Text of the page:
||The first mass produced American mercury lamp was the H1 style from General Electric, a 400W hard glass arc tube operating inside a T-16 (50mm diameter) tubular outer envelope of soft glass material. Offered in two formats, the A-H1 for cap up operation and the B-H1 for cap down burning, this remained the most popular choice in mercury lighting for several decades. Horizontal operation of either was feasible, but only with an electromagnet situated above the lamp and in series with the arc, its field serving to deflect the natural upward-bow of the discharge column and prevent overheating of the arc tube wall which would shorten life.
In 1948 an improved lamp having a quartz arc tube and designated the E-H1 came on the scene and this was suitable for universal burning. However the quartz lamp technology came with a hefty price penalty in its infancy, and the old style lamps continued to be mass produced for a further ten years alongside their more modern alternatives.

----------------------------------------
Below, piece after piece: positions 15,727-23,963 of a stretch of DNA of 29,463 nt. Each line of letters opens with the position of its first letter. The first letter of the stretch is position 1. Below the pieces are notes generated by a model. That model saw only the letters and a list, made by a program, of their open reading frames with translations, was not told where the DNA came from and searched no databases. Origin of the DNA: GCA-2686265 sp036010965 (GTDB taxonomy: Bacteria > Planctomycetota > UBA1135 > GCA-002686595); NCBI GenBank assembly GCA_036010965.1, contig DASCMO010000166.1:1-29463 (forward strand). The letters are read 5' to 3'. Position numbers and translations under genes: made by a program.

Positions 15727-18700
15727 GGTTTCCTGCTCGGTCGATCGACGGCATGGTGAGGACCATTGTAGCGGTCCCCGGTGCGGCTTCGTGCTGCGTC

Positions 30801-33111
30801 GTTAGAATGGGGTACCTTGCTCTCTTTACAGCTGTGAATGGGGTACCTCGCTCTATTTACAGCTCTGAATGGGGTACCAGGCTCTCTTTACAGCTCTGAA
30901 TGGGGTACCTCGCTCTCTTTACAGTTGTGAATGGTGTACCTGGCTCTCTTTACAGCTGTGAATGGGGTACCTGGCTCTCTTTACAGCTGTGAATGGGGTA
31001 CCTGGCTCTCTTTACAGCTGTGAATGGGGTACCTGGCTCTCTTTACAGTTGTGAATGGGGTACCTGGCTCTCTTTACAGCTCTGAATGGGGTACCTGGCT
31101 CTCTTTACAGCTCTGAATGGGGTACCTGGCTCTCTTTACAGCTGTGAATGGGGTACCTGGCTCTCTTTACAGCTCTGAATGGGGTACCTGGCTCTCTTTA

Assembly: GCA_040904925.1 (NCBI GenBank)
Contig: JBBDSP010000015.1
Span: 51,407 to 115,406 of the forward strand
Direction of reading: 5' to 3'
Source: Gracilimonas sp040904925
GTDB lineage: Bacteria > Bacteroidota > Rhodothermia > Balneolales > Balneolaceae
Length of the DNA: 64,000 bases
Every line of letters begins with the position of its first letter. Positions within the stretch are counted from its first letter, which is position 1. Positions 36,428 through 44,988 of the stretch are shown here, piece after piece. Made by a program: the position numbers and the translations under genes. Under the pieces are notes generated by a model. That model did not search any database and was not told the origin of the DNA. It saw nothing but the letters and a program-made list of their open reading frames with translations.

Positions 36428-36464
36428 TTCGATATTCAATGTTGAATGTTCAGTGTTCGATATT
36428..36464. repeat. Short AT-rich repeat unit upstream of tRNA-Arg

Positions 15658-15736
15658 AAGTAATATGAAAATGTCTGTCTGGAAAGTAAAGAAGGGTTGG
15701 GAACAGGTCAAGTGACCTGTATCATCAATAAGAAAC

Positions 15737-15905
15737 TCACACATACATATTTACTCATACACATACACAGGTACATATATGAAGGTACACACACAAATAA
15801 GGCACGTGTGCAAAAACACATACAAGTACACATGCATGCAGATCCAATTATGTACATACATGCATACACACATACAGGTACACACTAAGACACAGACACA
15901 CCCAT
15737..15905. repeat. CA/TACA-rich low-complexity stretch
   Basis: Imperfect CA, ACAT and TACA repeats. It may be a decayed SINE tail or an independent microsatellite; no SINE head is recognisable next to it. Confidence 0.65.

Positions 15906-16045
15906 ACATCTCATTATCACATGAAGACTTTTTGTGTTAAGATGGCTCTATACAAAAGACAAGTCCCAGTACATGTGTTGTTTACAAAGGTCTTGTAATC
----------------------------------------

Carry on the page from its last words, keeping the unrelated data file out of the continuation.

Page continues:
Consequently, many improvements were still being made to the glass arc tube lamps, most notably around 1956 when the H25-HC lamp was introduced. Appearing physically identical, it made use of an improved aluminosilicate arc tube glass permitting hotter operation for greater light output, and enhanced longer-life electrodes. The hotter arc tube however did lead to occasional problems of the T-16 tubular outer jacket reaching such a temperature that cracking by thermal shock would occur. This was quickly overcome by adopting the BT-24 bulged outer jacket shown here, fabricated in lead-borosilicate hard glass. It was recommended that this new lamp, termed H25-DE, be used in all luminaires which could accept the larger bulb size.